CHICAGO — The temptation is to say “Gimme mine.” Others do. Businessmen. Politicians. Oh, they put up a good front about “what’s best for everyone.” But in the end it’s their own skin they worry about.
And then there’s Steve Yzerman. He has been skating near the top of his profession for years and has watched his peer group of superstars get their dance with the Stanley Cup — Wayne Gretzky, Mark Messier, Mario Lemieux. So when will it be his turn? When does that big wheel stop on No. 19?
Not this year, it seems. Despite enormous promise and the highest of hopes, the Red Wings barely scraped through the first round of the playoffs, and now they sit at the bottom of an 0-3 hole to Chicago. “This team was my best shot at a Stanley Cup so far,” Yzerman admits, looking at the floor. “If we go out, it’ll be a huge disappointment.”
He is sitting in the lobby of the Drake Hotel, waiting for some teammates. They are going to the White Sox game at Comiskey Park. Baseball? Well, the hockey game is still 36 hours away, it is a beautiful spring afternoon, and the idea of sitting around the hotel, moping about impending doom, is simply too damned depressing.
Yzerman, who turns 27 on Saturday, digs his hands into the pockets of his jacket. A few feet away, a fountain trickles without interruption, suggesting endless time. But nobody has endless time.
“Just once,” he says, suddenly, “just once I’d like to win that Cup. Just once I’d like to say I was a champion. I see those pictures, with the players holding the Cup over their heads? That’s all I think about. Just getting to do that once. Holding it up. And then, going home and saying to myself, ‘We did it.’ “
He smiles. “Just once.” It has to make you wonder
Here is something you probably didn’t realize: Yzerman has not won a championship in anything since he was 14. Half his life ago. It was at the bantam level. His team had been winning its league every year, so no big deal. He can’t even remember how they celebrated. Maybe they went out for ice cream.
But two years in juniors, and eight years with the Wings, and each season has ended the same: with Yzerman by his locker, looking at the floor, feeling incomplete.
“As I get older, that gets more and more frustrating,” he admits. “I always say, ‘OK, we’re out of it, I’m not gonna watch the other playoff games on TV. And every year, sure enough, I sit and watch the games, and I end up saying, ‘We could have beaten those guys . . . ‘ “
“When you first get drafted, you just want to make the team, and when you make the team, you just want to show that you can be a good player.
“After that, you want to win a championship.”
And that is where Yzerman is stuck. Mostly because, unlike the first two, he can’t bring it about by himself. Believe me, if a Stanley Cup were attainable by one human being, Yzerman would have a few of them. He’s that good. He’s that tough.
And yet, everything has a certain shelf life, including superstar hockey players. And while 27 is hardly old, it is old enough for people to whisper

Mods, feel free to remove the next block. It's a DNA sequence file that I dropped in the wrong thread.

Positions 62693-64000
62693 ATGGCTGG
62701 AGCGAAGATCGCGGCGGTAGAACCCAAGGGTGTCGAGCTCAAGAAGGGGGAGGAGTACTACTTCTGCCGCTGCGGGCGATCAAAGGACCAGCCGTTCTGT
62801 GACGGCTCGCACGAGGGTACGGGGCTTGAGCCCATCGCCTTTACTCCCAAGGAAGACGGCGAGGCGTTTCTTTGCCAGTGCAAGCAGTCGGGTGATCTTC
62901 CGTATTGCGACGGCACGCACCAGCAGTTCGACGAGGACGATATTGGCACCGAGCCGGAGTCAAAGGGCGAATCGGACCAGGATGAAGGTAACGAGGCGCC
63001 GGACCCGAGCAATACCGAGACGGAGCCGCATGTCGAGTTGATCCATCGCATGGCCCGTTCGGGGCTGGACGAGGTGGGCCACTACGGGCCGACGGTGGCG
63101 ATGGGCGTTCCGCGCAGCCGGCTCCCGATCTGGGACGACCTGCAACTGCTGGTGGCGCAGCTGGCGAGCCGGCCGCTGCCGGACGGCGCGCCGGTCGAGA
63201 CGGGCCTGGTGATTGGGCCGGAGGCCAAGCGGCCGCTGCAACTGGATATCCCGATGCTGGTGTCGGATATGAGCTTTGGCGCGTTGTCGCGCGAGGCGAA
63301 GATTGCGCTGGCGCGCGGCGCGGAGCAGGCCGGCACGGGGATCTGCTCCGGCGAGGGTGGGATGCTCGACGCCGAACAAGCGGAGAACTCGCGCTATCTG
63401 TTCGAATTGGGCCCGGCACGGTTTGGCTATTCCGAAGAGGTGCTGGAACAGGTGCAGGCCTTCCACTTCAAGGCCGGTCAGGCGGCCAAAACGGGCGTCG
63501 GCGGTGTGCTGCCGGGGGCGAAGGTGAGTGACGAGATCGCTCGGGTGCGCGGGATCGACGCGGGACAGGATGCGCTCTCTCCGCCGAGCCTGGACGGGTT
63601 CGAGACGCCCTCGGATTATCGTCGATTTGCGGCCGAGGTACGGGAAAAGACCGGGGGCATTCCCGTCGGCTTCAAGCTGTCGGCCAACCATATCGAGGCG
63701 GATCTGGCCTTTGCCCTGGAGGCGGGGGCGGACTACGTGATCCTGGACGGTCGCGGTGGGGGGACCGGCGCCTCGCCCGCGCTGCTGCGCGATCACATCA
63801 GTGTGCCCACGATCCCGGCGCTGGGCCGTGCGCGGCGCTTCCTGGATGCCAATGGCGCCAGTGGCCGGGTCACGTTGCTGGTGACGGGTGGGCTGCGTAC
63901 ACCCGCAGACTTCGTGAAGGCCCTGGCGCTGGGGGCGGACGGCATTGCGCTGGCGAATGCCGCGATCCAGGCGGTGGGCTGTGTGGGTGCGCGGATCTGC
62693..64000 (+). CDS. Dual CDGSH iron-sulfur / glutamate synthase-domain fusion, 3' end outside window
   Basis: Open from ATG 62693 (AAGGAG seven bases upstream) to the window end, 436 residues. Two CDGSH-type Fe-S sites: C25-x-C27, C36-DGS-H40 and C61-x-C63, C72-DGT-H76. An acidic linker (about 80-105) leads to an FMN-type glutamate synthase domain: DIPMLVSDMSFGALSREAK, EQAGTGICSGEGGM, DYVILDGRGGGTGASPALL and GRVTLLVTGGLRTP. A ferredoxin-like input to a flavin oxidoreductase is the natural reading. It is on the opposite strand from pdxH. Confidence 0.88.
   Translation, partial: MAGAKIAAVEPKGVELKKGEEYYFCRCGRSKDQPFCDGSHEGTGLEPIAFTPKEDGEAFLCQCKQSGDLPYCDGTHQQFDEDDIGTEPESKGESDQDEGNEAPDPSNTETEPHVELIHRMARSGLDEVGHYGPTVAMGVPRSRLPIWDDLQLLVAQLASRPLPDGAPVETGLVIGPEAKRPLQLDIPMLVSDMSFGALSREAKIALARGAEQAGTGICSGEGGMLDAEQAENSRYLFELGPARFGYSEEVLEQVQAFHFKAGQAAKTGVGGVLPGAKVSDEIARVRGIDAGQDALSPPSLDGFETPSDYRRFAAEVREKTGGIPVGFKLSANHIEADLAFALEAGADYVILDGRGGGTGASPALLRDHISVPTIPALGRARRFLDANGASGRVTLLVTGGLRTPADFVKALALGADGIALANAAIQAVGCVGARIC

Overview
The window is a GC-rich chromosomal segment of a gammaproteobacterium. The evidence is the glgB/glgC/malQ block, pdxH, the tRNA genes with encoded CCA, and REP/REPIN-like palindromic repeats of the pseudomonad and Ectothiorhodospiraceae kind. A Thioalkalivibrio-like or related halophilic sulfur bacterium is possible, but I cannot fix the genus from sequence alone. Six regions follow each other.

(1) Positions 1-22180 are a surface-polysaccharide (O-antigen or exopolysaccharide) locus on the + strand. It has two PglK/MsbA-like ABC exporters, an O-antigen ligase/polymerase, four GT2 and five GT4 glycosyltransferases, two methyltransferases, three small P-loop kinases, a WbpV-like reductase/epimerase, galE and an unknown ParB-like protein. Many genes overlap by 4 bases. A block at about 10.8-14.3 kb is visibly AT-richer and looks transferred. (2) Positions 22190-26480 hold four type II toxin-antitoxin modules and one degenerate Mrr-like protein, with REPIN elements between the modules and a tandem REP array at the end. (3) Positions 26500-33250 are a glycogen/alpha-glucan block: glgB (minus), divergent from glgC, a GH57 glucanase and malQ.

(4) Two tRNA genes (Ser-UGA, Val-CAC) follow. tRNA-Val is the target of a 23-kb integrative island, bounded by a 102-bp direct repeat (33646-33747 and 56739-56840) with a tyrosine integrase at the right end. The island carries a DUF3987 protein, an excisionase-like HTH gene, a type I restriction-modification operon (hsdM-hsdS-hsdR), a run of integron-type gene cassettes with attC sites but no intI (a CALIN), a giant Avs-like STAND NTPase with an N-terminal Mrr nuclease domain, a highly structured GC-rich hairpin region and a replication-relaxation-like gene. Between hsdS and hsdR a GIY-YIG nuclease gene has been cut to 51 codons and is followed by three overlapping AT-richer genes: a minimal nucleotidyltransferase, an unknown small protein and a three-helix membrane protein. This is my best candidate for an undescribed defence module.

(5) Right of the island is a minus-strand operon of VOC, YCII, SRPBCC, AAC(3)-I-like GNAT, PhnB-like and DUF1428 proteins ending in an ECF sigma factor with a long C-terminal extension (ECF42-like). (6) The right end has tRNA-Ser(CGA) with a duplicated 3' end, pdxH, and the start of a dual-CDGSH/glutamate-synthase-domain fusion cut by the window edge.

“maybe this guy can’t get it done for us.”
I have heard this talk. It is foolish. But Yzerman, the captain, knows it won’t go away until a cup is won. “I’ve given this a lot of thought, about what makes ‘winners’? And I realize, there’s no secret. If you’re on a winning team, you get credit for little things — character, leadership — and if your team is losing, you don’t. Even if you play the same way.
“Take Wayne Gretzky. He won Stanley Cups in Edmonton, and he was God. But he hasn’t got any in LA. Does that mean he’s a loser? Look at Brett Hull in St. Louis, or Ray Bourque in Boston. They haven’t won. You mean they’re losers, too?
“I’ve met a lot of winners on teams that don’t have a Stanley Cup, and I’ve met a lot of losers on teams that do,” he says, flatly.
You think he’s given this some thought? Another opportunity lost
Well. Wouldn’t you? How frustrating this must be, needing to win four straight against Chicago or else go home for the summer and face another training camp and another long regular season just to get back to this point? For a while there, Yzerman was enjoying this year, finally playing with a young cast that had unlimited potential.
And then came the NHL strike. He accepted a role on the players association committee — and it may have estranged him from his owner, Mike Ilitch a man who never hid his love for his superstar. Recently, Ilitch said in this newspaper that he felt a bit betrayed by Yzerman’s stance.
“I never wanted to strike,” Yzerman says. “Nobody on our team did. But how could we vote against it?” He shakes his head. I ask if he would take on the role again, he thinks for five seconds.
“No,” he says.
You have to feel for the Wings, who are better than the way they are playing. And you have to feel for Yzerman. If he could only skate out there for everyone, suck in all their energy, all their strength, take on the Hawks by himself.
But he can’t. And he can’t change history. He can only go to a baseball game and try not to think about this disturbing pattern, all those beautiful springs gone sour, year after year. Because whenever he says “Gimme mine,” fate keeps telling him to wait.